She laughed a little, almost sheepishly. She could read from my reaction a total faith that she could do it by herself.

I think that was the moment she knew too… she could do it!

I then told her with words, she could it all by herself, but if she needed me, just to call.

Off she went into the downstairs loo. After about 10 minutes I heard water flowing.

I knocked on the bathroom door.

Are you all right?

No. I need help.

I opened the door to find her sitting on the toilet with her hands in the sink (the room is small!), arms up to elbows with water.

What are you doing?

The nonchalant reply came,

I always wash my hands while I’m on the toilet.

Er, absolutely not true, little monkey!

OK. Well let’s get them dried again.

I then reminded her clearly and slowly of the order in which you go to the loo, wipe (with more specifics than we need here), flush, and then wash and dry your hands.

I left her to it again with a casual,

take your time

you know, thrown over my shoulder.

Meanwhile, her mother was quietly supressing sobs of laughter – trying not to wince in pain as her arm moved – while observing our shenanigans.

As I returned to the living room, she spluttered,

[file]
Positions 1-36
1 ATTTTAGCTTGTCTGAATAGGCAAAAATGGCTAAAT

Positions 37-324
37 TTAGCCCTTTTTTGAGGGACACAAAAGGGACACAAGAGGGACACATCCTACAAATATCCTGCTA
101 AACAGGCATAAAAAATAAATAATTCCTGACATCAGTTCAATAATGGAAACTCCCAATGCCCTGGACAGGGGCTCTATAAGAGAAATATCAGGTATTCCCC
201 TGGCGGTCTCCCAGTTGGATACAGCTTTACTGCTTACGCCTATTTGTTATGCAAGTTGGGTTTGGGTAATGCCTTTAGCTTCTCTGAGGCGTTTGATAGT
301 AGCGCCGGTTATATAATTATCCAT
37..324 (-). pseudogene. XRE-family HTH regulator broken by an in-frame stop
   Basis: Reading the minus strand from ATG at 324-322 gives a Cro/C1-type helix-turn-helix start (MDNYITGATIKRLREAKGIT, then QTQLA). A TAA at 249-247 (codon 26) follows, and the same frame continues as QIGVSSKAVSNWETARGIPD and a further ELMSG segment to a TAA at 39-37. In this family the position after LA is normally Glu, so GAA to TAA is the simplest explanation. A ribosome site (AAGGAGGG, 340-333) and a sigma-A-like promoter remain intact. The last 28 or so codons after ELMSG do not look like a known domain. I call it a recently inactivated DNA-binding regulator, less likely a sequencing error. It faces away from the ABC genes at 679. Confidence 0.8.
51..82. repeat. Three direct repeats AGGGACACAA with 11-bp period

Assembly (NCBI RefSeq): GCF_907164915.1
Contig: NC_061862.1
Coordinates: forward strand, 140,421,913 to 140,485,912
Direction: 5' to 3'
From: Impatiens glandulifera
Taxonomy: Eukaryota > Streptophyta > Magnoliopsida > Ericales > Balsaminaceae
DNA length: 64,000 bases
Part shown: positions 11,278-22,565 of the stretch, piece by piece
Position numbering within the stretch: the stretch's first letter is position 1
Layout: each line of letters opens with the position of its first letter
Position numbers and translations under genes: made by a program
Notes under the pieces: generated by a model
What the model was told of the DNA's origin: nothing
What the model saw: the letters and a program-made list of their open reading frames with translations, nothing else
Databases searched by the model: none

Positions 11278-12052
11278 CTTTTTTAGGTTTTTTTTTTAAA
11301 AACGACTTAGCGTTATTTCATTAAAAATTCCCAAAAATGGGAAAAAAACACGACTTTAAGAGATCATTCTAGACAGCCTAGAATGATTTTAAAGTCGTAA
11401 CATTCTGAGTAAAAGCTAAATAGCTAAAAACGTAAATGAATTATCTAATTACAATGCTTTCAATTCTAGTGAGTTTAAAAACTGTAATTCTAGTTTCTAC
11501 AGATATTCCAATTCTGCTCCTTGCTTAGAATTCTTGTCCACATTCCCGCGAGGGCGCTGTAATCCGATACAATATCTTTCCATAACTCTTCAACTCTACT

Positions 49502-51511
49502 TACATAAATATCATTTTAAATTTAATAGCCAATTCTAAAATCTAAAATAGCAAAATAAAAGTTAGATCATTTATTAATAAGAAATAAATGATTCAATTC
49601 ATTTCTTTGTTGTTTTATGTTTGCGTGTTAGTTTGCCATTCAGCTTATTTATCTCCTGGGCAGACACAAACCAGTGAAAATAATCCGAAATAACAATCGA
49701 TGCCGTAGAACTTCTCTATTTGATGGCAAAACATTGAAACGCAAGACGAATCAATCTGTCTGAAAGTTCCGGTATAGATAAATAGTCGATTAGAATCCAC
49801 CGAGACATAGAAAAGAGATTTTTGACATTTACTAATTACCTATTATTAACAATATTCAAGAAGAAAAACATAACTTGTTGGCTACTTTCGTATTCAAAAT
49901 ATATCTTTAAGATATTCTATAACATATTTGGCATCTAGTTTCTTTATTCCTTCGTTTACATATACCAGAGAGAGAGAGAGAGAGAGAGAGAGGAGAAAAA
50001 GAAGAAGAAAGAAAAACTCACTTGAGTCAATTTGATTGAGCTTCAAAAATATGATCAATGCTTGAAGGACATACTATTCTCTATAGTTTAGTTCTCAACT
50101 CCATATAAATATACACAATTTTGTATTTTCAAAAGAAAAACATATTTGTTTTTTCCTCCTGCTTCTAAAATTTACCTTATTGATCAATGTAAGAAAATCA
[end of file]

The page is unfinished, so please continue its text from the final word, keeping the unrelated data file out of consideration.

I can’t believe the measures she goes to to avoid wiping her own bottom!

Alice took a long time in the bathroom that day. But the noises coming from the closet became more reassuring. A flush, and finally, water splashing around the basin again.

She left the bathroom, and ran off to play, happily.

I took a cursory glance around the smallest room in the house and decided the ‘How to clean a toilet’ lesson would wait for another day.

But more disturbing: although I’d replaced the toilet roll just a couple of hours earlier (didn’t I?), now not a single sheet remained!

Yikes!

Empty toilet roll
Toilet paper crisis

The next day, Alice went ‘all by herself’, no questions asked.

If I had any worries about us outstaying our welcome, this one certainly buys me a few brownie points (honestly, no pun intended). When Kate gets fed up with her house guests, I’ll just remind her,

She wipes her own bum and it’s not even Christmas yet!

Only thing is… she’s using an awful lot of that precious toilet paper.

We might have to resort to those towelling squares after all…


Have you had any bizarre challenges during lockdown? I’d love to hear in the comments.

If you’ve been feeling anxious lately (and who hasn’t?), my three easy mood boosters might help.

And in case you’ve missed them, here are some unexpected lessons I learned during lockdown.


This post is adapted from an article in Home Sweet Home on Medium.

🥰 Thank you for reading, thank you for sharing. If you subscribe to my email list, you’ll receive a notifcation when I publish a new article 🥰
Stay safe and well. xxx

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5 comments

  1. Early on in the pandemic, I had a sinus infection. I didn’t have tissue, and I didn’t want to use toilet paper since store shelves were bare, so my solution was snot towels. It was gross, but what can you do!